According to the National Safety Council, a preventable accident is one in which the driver failed to do eve rything that reasonably could have been done to avoid the crash. Experts agree that driving defensively is your best bet at making sure a crash, collision, or accident doesn't happen to you. We've already discussed the basic concepts behind defensive driving, which include scanning and visualizing everything, having an escape route, and not becoming distracted. Now let's consider some more advanced, preventive measures a responsible driver can take to avoid a potentially life-threatening crash.
Maintain Your Car
Regular maintenance on your car significantly helps its road performance, especially in potentially hazardous driving situations. You can't drive a car defensively if its tires are in need of air, windows, rearview mirror, and signal lights are dirty, and brake pads are worn to shreds. Here are a few steps you should take to keep your car running safely and efficiently:
- Check Your Tires Make sure your tire pressure is where it should be. The recommended pressure for your car's tires will be in your owner's manual or in the driver's side door jamb. When it comes to purchasing new tires, take into account the weather in your part of the country. Four snow tires total is the safest way to go if you anticipate driving in snow and ice.
- Align Your Tires If while driving your car seems to drift to one side or the steering wheel vibrates, you may need to have the tires aligned. Alignment actually refers to a car's suspension, which can move out of alignment over time due to normal driving, a minor accident, or bumping against a curb. Check your owner's manual to see how often your car's manufacturer recommends aligning your car's tires. Alignment helps to insure better handling, which is crucial for good defensive driving, as well as better gas mileage.
- Clean Your Car A dirty windshield or rearview mirror will prevent you from scanning and visualizing the road for potential dangers. And grimy signal lights or head lights will prevent other drivers from seeing you in bad weather or at night, which pretty much negates any effort you make to be a good defensive driver.
- Change Your Brake Pads If when braking, you hear squeaking or grinding, your brake pads may be worn out and in need of replacement. Knowing how and when to brake, especially in inclement weather, is a crucial skill for defensive driving. If you have an antilock brake system and need to stop in on an icy road, stomp on the pedal and when you feel the system's pulses or hear it working, ease up a bit on the pedal until it's only pulsing about once a second. If you don't have ABS, you should push the brake hard and when the wheels stop turning, lift your foot so the wheels turn and rapidly press the brake again.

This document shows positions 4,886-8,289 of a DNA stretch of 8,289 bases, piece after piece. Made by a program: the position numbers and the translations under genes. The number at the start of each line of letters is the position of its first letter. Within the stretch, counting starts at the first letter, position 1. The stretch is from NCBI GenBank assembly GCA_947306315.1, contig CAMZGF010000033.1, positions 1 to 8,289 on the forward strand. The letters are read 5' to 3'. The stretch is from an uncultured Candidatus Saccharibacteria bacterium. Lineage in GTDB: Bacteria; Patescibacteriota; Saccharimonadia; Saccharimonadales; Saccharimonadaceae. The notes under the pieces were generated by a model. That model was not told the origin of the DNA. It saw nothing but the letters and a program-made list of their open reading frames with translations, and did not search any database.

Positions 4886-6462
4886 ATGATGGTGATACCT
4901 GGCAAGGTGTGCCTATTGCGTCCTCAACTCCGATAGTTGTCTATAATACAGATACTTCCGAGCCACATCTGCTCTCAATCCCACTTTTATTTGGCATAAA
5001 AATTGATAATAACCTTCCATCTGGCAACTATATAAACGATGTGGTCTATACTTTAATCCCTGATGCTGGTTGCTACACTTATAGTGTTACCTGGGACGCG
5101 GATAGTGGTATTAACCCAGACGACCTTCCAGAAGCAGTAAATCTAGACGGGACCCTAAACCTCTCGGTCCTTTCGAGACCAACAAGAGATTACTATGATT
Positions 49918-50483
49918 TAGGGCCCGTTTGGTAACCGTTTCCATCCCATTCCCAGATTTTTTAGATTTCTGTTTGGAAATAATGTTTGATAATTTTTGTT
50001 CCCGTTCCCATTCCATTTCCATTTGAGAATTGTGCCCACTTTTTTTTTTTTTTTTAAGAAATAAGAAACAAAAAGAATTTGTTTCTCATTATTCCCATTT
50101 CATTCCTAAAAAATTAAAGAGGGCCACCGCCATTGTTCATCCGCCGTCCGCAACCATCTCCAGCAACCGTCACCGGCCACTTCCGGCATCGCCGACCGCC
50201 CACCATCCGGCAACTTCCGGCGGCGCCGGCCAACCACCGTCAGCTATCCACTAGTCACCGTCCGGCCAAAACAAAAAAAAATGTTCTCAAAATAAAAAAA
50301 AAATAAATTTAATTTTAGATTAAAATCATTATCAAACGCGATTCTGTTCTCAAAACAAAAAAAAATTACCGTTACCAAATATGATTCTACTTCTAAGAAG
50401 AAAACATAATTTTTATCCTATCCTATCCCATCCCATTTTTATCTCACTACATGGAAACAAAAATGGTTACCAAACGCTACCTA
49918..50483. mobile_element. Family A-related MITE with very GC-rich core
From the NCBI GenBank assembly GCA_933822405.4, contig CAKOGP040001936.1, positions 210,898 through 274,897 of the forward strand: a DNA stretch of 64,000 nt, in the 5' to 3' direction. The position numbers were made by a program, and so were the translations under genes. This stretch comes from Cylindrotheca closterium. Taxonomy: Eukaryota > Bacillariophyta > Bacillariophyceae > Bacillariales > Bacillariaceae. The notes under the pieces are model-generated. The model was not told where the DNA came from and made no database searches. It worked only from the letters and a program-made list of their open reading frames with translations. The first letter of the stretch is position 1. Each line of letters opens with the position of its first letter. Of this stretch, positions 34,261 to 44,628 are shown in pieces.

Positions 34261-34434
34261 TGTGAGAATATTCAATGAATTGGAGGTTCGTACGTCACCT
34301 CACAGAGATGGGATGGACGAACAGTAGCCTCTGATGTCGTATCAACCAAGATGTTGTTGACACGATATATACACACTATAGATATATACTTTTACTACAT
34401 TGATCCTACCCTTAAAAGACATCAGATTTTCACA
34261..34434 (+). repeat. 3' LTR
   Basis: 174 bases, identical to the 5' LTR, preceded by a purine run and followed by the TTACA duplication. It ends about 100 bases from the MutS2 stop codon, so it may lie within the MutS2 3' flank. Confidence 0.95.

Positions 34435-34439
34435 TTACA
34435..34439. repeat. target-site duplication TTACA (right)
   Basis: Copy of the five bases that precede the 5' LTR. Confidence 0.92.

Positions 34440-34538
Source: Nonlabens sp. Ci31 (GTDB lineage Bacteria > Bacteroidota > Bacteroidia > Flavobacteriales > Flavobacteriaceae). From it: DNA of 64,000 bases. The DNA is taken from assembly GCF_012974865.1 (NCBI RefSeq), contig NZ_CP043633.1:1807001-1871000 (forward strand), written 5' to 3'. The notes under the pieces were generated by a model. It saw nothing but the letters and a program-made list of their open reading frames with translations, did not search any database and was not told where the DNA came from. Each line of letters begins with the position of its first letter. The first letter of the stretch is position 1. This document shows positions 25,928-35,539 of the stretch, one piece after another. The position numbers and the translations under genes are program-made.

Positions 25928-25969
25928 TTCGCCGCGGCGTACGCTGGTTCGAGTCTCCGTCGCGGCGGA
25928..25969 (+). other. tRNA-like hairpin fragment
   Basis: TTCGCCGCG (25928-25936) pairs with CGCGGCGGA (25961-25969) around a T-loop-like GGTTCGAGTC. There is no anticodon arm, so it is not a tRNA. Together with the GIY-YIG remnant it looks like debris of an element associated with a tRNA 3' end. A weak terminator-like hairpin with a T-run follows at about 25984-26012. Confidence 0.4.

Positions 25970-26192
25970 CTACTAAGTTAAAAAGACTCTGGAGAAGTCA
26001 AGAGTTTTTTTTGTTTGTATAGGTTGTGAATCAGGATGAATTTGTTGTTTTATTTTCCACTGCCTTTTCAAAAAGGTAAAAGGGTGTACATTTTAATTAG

Other Advanced Defensive Driving Tips
- Yield, Move, Get Out Of The Way Driving defensively for the most part involves avoiding overly aggressive drivers. It may be frustrating to just step aside in order to give a bad driver room to do whatever they want, but it is the safest thing to do, not only for yourself but for everyone else on the road. When you encounter a speeding driver pressuring you to go faster, move into another lane, even if it means going slower. As a defensive driver, accept the fact that you may have to sacrifice your right of way in order to avoid a speeding ticket or collision.
- Plan a Route To avoid a time-consuming and potentially dangerous drive, plan out your route out in advance based on current weather, traffic, and road conditions. Local websites, radio, and even iPhone apps can provide you with the information you need before you hit the road and find yourself navigating road construction or an end-of-the-week traffic jam.
- Take a Course There's nothing wrong with taking a driving course to brush up your skills, even if you've been driving for years. Check with your agent to see if completing a driving course will give you discount on your car insurance or on roadside assistance plans.
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Or, if you want to enter your info manually, try to have the following info handy:
- Vehicle identification number (VIN) for all your cars
- Drivers license numbers for you and other drivers in your household
- Your social security number
- Loan/lease information for the cars or trucks you want to insure
- Info from your current policy (if you have one)
- Car make, model, and year
- Driving history (past violations, accidents, etc.)
- Info on aftermarket accessories installed in or on the vehicle
- Address where the vehicle is garaged
- A credit card or debit card, or checking/savings account info
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